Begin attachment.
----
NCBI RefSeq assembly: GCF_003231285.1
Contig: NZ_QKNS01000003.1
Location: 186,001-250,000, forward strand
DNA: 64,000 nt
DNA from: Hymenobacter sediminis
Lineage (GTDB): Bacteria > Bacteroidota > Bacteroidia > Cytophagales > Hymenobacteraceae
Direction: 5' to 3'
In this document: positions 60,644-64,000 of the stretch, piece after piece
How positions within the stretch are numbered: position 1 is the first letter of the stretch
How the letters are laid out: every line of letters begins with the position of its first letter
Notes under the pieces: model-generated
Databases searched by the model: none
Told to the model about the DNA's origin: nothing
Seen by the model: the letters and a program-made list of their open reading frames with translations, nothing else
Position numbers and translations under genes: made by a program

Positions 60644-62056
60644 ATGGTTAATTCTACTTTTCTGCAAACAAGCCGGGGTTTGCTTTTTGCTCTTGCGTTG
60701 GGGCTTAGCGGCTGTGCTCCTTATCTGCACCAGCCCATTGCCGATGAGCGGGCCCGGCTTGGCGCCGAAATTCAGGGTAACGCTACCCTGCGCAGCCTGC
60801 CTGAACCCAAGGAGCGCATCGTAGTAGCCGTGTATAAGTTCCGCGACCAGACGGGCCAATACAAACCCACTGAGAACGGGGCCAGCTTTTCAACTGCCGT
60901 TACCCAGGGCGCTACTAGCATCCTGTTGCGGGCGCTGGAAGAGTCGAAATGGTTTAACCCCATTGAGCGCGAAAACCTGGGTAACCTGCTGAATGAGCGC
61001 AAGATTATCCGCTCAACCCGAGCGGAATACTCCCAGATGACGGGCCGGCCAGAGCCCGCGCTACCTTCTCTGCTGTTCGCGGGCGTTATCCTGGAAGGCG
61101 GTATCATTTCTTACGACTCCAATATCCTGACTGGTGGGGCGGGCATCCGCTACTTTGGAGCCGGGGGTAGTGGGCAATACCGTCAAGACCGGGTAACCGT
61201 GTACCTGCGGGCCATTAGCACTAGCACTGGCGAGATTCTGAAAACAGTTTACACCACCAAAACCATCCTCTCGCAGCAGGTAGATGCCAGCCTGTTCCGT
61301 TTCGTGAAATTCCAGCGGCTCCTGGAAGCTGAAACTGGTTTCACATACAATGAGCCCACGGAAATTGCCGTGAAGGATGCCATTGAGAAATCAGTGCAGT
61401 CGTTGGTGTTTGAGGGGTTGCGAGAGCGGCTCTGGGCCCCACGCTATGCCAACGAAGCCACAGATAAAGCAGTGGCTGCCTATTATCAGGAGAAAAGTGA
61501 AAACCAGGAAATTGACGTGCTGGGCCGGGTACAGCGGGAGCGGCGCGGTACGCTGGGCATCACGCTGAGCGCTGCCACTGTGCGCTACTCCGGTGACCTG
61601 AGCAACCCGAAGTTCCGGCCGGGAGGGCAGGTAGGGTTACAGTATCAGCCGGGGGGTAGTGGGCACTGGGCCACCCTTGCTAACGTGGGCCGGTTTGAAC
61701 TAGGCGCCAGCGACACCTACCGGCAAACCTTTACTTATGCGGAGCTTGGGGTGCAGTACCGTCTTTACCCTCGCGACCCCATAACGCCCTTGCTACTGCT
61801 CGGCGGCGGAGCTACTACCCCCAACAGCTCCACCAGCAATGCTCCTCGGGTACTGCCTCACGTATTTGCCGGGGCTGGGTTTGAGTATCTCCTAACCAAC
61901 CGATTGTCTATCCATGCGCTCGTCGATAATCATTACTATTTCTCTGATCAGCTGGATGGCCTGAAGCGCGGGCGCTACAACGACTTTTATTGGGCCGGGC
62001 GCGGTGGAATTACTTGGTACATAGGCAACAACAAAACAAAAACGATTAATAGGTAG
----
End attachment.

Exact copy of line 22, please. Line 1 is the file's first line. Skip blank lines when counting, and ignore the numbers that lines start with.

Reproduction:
61101 GTATCATTTCTTACGACTCCAATATCCTGACTGGTGGGGCGGGCATCCGCTACTTTGGAGCCGGGGGTAGTGGGCAATACCGTCAAGACCGGGTAACCGT